Internet Radio Royalty Hikes Threaten the Music Genome Project

If all goes well, tomorrow Adam Conner will be posting an MP3 audio interview that he put together and I participated in with Tim Westergren, the founder of the Pandora Internet radio service, on the Copyright Royalty Board's recently announced royalty rate hikes. Pandora is, in a word, awesome. And the Music Genome Project, what powers the backend of Pandora, is doubly-awesome.

As powered by the Music Genome Project, Pandora is a freakishly innovative way to (1) connect listeners to new music and (2) promote popular major-label artists in the very same way as artists recording on GarageBand from home. Tim, a musician himself, has been building the Music Genome Project since 2000. The way it works is this. Each song that comes into the project is treated blindly, meaning that it matters little whether the artist is well known or not or what musical genre label with which they're usually tagged. Fifty or so actual humans -- many of them musicians -- sit down in an office in Oakland and evaluate each song, one by one. What they're listening for is any number of some 400 or so musical "genes." Once a song's genes are mapped, it's entered into the Pandora system.

Then a music lover, me for example, hops over to Say I happen at the moment to be enamored with the Beyonce song "Irreplaceable." (It might be time to admit that while I do love music, I have seriously limited tastes. This is exactly why I need Pandora!) I enter that song in the magic Pandora interface, and the system says, "Irreplaceable," hmm, what we've got here is a track that features distinctive musical genes, including: modern R&B stylings, acoustic sonority, extensive vamping, major key tonality, acoustic rhythm guitars, and vocal harmonies. Already, I'm a more educated music consumer. What's more, Pandora searches through its database, identifies a song with similar genes, and plays it for me. First up is Stacie Orrico's "Beautiful Awakening." Who is Stacie Orrico? I have no idea. And Pandora doesn't care if she's a major label artist or a singer who submitted her own CD to the Music Genome Project. If she's registered with SoundExchange, she's paid royalty fees. And if I like her music enough, with a couple clicks, I can buy it right through iTunes or Amazon.

In the interview, Tim talks about how he's been thrilled so far to pay SoundExchange fair rates for music -- it helps streamline the licensing process for digital broadcasters like Pandora. But the Copyright Royalty Board's recently announced royalty hikes will make it impossible for Pandora to continue operating, which will in turn prevent the public from reaping the benefits of the Music Genome Project. Our copyright regime is intended to encourage innovation. That's not me talking, that's the founding fathers in the United States Constitution: the goal is to "promote the Progress of Science and useful Arts."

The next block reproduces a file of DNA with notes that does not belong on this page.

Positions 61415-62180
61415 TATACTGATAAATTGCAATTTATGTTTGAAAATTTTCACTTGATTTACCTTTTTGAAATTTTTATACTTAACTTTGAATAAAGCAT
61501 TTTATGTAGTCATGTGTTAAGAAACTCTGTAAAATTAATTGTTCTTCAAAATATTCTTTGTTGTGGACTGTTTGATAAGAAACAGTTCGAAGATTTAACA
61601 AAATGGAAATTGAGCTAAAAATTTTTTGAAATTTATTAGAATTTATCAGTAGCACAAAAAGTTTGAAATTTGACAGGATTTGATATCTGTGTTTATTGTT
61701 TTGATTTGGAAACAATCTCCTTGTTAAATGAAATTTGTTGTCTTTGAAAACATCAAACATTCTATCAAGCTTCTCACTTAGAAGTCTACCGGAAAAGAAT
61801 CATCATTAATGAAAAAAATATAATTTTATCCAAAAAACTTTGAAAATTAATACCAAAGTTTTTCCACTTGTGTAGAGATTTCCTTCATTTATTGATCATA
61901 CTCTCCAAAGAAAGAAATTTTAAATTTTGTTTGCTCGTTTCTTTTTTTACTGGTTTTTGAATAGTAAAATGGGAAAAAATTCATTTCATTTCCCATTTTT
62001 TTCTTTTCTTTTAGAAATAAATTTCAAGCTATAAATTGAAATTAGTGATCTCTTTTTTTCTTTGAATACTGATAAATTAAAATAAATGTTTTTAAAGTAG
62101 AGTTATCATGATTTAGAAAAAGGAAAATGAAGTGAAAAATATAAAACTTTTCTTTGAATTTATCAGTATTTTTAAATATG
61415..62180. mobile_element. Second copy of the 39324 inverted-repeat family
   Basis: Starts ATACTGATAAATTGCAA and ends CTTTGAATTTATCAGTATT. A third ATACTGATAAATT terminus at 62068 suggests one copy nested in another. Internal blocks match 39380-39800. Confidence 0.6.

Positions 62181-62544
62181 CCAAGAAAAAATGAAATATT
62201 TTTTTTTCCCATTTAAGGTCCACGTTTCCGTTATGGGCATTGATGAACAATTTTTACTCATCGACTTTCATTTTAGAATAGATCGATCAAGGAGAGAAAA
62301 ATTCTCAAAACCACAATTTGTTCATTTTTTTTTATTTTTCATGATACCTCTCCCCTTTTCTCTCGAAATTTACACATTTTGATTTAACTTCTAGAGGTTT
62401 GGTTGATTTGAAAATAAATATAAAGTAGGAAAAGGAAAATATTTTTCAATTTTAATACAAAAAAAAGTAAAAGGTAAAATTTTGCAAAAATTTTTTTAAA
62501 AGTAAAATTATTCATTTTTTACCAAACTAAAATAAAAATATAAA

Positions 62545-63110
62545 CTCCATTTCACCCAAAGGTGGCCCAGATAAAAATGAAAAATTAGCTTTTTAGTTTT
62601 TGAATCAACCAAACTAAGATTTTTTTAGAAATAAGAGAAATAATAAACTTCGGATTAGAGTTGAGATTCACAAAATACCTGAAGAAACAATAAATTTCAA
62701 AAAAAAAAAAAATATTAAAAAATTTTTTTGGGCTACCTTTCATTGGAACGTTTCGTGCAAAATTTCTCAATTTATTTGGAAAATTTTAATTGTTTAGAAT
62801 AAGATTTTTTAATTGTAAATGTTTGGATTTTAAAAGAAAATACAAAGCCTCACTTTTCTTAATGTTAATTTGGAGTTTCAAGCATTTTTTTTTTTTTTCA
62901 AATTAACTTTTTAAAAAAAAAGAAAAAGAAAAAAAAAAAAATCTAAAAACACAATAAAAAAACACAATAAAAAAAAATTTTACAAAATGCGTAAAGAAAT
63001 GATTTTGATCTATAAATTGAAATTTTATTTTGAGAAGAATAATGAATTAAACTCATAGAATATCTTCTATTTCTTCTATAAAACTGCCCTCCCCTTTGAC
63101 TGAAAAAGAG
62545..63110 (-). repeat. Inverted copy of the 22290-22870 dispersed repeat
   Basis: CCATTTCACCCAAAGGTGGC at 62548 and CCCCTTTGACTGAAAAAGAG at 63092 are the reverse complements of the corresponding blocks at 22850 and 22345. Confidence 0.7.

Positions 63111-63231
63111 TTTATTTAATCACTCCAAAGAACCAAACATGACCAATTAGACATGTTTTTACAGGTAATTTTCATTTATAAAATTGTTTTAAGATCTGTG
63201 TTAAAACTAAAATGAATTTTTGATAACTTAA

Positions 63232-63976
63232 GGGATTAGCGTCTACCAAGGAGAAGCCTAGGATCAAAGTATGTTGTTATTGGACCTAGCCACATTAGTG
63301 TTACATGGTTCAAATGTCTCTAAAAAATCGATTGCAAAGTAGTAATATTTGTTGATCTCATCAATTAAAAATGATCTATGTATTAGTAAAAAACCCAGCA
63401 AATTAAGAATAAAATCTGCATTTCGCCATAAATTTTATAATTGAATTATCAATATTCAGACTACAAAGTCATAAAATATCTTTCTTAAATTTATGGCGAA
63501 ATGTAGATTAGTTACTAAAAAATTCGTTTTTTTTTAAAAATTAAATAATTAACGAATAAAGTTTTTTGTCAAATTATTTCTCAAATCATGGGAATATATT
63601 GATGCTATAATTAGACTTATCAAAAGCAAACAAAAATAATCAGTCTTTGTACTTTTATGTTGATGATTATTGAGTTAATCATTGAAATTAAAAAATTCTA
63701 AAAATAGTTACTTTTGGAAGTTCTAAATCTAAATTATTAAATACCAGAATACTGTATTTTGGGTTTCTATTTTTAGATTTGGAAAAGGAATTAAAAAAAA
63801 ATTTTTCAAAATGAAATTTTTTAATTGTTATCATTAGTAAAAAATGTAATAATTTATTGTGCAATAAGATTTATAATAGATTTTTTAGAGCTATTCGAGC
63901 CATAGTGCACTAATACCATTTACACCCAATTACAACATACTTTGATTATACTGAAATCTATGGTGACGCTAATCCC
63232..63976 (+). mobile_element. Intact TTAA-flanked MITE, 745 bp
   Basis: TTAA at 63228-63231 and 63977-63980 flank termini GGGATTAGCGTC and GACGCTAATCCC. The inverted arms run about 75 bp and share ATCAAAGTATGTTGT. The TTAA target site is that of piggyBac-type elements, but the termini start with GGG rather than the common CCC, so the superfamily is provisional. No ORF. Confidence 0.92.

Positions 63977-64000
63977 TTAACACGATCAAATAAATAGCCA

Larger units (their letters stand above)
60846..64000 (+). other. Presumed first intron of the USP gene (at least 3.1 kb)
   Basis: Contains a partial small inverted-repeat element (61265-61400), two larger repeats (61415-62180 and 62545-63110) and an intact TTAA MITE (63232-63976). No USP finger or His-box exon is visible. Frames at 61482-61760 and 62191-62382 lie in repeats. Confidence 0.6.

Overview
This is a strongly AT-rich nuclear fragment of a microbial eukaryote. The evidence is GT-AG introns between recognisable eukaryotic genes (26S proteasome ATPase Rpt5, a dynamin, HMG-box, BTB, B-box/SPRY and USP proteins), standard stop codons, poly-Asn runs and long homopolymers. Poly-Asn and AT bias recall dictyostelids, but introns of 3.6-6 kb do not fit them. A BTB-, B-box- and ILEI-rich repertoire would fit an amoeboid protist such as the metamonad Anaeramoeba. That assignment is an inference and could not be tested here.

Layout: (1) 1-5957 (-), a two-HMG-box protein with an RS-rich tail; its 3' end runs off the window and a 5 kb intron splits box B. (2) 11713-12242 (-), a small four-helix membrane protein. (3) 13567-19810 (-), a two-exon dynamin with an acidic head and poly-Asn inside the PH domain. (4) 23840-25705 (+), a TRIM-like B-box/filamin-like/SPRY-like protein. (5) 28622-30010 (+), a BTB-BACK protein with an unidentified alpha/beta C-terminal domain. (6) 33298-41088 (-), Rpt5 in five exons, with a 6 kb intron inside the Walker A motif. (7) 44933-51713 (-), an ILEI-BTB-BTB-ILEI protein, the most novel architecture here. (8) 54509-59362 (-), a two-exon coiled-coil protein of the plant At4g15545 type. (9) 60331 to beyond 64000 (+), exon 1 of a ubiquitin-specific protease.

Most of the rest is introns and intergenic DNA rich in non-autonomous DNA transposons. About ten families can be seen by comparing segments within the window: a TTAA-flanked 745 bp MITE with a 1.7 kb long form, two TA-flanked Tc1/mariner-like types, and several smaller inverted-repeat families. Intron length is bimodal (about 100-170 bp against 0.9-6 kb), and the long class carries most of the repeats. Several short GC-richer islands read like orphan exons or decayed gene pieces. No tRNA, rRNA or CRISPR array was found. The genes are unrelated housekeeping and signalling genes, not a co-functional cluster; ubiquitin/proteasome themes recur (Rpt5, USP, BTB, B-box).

There's legislation in the House, H.R. 2060 -- the Internet Radio Equality Act, introduced by Democrat Jay Inslee and Republican Don Manzullo, that would vacate the Copyright Royalty Board's decision and establish more reasonable royalty rates. H.R. 2060 already has 42 co-sponsors but could certainly use a lot more.

Tags: Copyright Royalty Board, H.R. 2060, Internet Radio Equality Act, internet radio (all tags)



Re: Internet Radio Royalty Hikes Threaten the Musi

You don't know Stacie Orrico?

Her song "more to Life" was everywhere about 2-3 years ago.

by MNPundit 2007-05-05 08:57AM | 0 recs
Re: Internet Radio Royalty Hikes Threaten the Musi
Yeah, seriously, I know very little about music, post 1998 or so. I'm not sure why. I like a lot of things, but I just never really got into discovering new artists and the like.
by Nancy Scola 2007-05-05 09:02AM | 0 recs
Re: Internet Radio Royalty Hikes Threaten the Musi

I listen to Pandora almost every day at work. It's an amazing service and it actually does get me into new bands. I like mostly punk and other related genres, and Pandora does offer up a lot of small/unknown bands on independent labels.

by LandStander 2007-05-05 09:42AM | 0 recs
Jay Inslee for President

Go look at Jay, our Washington hero. He looks like a president, acts like an environmentalist, is a friend of science and technology and Joe Wilson! What could be better?

And he's as down to earth as John Edwards - in an elevator to all of us, "How do you like the new jacket Trudy bought me?"

by mrobinsong 2007-05-05 10:01AM | 0 recs
Re: Internet Radio Royalty Hikes Threaten the Musi

Stacie Orrico is a cross-over contemporary Christian R&B singer.

by Anthony de Jesus 2007-05-05 12:34PM | 0 recs
Re: Internet Radio Royalty Hikes Threaten the Musi